Historic Jamestowne also features glassblowing demonstrations, held near the ruins of the settlement’s first glass factory, self-guided driving, cycling, and walking tours through the island’s 1,500 acres of woods and grassy marshes, and a new $7 million visitor center whose multimedia orientation program immerses visitors in the colonial experience. A new restaurant, the Dale House Cafe, offers light (and snake-free) fare in a building overlooking the James River.
Once a busy port, Jamestown is now devoid of docks and boat traffic. That absence will be filled on the morning of May 12, when a crew of latter-day explorers will board a reproduction of the small open boat or “shallop” used by John Smith to explore the Chesapeake. In it, they will embark on a 121-day voyage under sail and oar power, retracing Smith’s 1608 Chesapeake expedition and making dozens of stops at ports around the Bay, including Baltimore’s (www.johnsmith400.org).
In December 1606, when they boarded three ships in London to begin their historic trans-Atlantic voyage, Jamestown’s first colonists had little idea of the cultural and social impact they’d make on the New World. Smith, one of their leaders, deemed the uninhabited, marshy island on which they settled “a verie fit place for the erecting of a great cittie.” Owing to harsh living conditions, fractious relations with the Native Americans, and the colonists’ failure to accomplish their entrepreneurial goals (finding gold, silver, or a route to Oriental riches), Jamestown never realized its urban potential. The small community of no more than 200 residents eventually turned to tobacco farming to sustain itself, using as field hands indentured African servants who first arrived here aboard Dutch ships in 1619.
The story of the Virginia colony is told at Jamestown Settlement, a living history museum just north of Historic Jamestowne. Operated by the commonwealth of Virginia’s Jamestown-Yorktown Foundation, the museum (originally known as Jamestown Festival Park) opened in 1957 on the 350th anniversary of Jamestown’s founding. Like Historic Jamestowne, Jamestown Settlement has undergone extensive renovations in recent years to expand and enhance its indoor exhibits and outdoor living-history attractions. The most impressive addition is the new 30,000-square-foot exhibit gallery, which compellingly chronicles the colony’s history and the three cultures—Powhatan Indian, European, and African—that interacted there. After viewing a docudrama orientation film, visitors take a chronological tour of Jamestown and the Virginia colony in the 17th century. (If you need to take a break midway through your visit, fear not; the Great Hall that spans the length of the gallery provides a timeline that will enable you to resume your journey at the precise “decade” in which you left.)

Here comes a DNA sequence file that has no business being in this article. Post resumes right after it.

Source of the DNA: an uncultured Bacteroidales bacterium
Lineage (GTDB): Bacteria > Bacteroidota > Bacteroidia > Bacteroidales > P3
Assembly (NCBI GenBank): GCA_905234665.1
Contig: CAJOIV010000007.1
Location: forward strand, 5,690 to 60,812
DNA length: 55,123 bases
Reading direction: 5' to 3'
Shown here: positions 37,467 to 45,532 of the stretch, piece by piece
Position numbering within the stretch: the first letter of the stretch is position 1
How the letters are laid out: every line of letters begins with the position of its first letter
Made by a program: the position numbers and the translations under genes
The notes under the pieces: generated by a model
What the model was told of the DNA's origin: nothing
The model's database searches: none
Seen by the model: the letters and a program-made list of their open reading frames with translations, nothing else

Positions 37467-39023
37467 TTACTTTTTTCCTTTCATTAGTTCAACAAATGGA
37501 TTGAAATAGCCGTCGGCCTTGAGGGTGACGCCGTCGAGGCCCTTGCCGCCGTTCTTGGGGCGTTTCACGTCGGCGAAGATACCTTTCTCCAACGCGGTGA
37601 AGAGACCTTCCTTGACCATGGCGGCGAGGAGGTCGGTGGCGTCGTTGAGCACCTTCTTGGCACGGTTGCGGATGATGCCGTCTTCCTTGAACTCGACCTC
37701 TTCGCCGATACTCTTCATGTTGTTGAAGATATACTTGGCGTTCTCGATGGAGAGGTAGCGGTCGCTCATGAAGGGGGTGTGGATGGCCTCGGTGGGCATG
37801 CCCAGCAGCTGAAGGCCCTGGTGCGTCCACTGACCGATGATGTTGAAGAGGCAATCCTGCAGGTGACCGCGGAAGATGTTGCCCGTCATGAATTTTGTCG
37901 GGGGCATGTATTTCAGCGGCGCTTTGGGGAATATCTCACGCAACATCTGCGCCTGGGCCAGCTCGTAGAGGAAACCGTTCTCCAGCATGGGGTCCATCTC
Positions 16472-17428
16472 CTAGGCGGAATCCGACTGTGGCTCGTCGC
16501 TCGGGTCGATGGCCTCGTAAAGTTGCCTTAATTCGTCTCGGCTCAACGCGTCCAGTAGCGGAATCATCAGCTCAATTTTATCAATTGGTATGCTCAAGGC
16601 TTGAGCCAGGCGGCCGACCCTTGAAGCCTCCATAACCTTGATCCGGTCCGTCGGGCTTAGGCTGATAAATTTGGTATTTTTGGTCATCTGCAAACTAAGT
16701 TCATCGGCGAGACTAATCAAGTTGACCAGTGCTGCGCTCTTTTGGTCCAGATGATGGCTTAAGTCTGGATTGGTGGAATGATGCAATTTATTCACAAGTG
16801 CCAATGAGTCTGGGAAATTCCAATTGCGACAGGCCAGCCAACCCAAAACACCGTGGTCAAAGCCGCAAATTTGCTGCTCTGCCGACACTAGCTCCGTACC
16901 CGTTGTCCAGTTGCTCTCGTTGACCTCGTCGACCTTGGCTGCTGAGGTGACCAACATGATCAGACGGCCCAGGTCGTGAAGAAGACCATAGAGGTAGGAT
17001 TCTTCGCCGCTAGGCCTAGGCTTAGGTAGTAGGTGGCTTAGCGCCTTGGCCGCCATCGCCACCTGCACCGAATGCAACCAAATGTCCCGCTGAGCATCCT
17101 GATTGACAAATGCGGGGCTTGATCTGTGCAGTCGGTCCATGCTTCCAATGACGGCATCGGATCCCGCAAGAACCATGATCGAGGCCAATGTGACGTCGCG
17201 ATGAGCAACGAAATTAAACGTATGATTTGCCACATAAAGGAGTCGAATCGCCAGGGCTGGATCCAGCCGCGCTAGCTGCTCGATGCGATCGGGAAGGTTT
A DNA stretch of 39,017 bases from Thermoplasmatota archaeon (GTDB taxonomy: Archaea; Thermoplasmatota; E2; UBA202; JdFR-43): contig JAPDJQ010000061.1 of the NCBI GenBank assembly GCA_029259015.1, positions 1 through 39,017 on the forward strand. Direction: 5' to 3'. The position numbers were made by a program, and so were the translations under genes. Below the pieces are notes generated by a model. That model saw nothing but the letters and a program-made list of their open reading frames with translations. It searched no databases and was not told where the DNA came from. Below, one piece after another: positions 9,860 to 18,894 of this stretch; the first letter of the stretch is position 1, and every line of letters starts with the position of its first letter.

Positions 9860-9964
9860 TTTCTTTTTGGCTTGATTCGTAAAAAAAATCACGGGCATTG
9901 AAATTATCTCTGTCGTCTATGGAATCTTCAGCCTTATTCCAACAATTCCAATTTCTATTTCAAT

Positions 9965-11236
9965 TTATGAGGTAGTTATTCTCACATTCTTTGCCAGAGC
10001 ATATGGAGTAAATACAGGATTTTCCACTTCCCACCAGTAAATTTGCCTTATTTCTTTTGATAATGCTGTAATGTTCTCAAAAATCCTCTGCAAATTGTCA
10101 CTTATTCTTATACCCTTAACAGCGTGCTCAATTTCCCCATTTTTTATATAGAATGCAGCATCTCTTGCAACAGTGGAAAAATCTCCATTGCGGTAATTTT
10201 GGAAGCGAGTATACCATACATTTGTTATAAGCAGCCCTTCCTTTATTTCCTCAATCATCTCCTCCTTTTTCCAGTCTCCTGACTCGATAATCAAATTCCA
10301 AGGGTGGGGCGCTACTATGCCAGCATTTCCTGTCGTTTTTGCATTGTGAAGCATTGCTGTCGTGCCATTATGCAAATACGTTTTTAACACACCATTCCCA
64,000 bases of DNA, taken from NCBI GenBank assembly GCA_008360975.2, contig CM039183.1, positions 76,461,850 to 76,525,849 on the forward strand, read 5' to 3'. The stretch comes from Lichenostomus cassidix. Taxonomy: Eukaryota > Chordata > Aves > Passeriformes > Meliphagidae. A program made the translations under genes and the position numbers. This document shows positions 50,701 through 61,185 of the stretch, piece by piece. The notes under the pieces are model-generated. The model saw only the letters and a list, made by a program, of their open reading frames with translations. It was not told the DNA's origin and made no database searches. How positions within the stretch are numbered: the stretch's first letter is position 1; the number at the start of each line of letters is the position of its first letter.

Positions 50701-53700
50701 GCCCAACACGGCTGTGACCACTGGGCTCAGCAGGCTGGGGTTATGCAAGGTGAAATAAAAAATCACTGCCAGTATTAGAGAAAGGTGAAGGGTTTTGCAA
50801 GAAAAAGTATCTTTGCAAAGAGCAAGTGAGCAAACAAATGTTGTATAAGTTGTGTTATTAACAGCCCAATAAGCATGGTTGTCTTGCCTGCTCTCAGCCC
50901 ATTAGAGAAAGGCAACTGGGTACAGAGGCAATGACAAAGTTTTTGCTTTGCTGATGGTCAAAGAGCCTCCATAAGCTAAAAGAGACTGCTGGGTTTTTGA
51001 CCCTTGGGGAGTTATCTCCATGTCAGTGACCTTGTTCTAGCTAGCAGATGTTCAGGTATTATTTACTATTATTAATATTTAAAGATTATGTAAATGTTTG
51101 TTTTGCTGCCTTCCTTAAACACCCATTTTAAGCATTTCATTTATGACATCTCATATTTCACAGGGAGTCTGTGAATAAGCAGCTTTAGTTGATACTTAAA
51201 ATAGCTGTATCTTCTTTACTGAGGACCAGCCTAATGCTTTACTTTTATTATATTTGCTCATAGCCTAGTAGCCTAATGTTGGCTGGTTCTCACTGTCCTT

“The World of 1607,” a special yearlong exhibit opening April 27, will bring to the gallery several rare treasures from museums, libraries, and private collections around the world. Among these are a 15th century copy of the Magna Carta, a hunting gun given to King Philip III of Spain by King James I to mark a peace treaty allowing the English to establish the colony, an early 17th century Persian dagger and other artifacts lent by a Russian museum, and a French ivory compass/sundial believed to be nearly identical to one used by John Smith. Jamestown Settlement truly comes to life outdoors, where visitors can mingle with costumed interpreters as the latter go about their 17th century chores—thatching roofs, feeding poultry, forging metal tools, preparing meals, scraping hides—in authentic re-creations of James Fort and a Powhatan village. Nothing conveys the colonists’ experience more vividly, however, than a visit to the museum’s pier. Here you can board replicas of the ships that delivered the original colonists—the Susan Constant, Godspeed, and Discovery—imagining the hardships of a typical passenger, confined below decks for most of the five-month voyage to America.
There are dining options here as well: Jamestown Settlement Cafe, a cafeteria near the exhibit gallery, and outdoor picnic tables, offering a view of flag-bedecked Quadricentennial Plaza. Most quadricentennial events focus on Jamestown, but the celebration is inextricably linked to the other two corners (Williamsburg and Yorktown) of what’s known as the Historic Triangle, where a new nation learned to walk, stand up for itself, and eventually win its independence. Williamsburg, about nine miles east of Jamestown, offers the nearest lodging and services.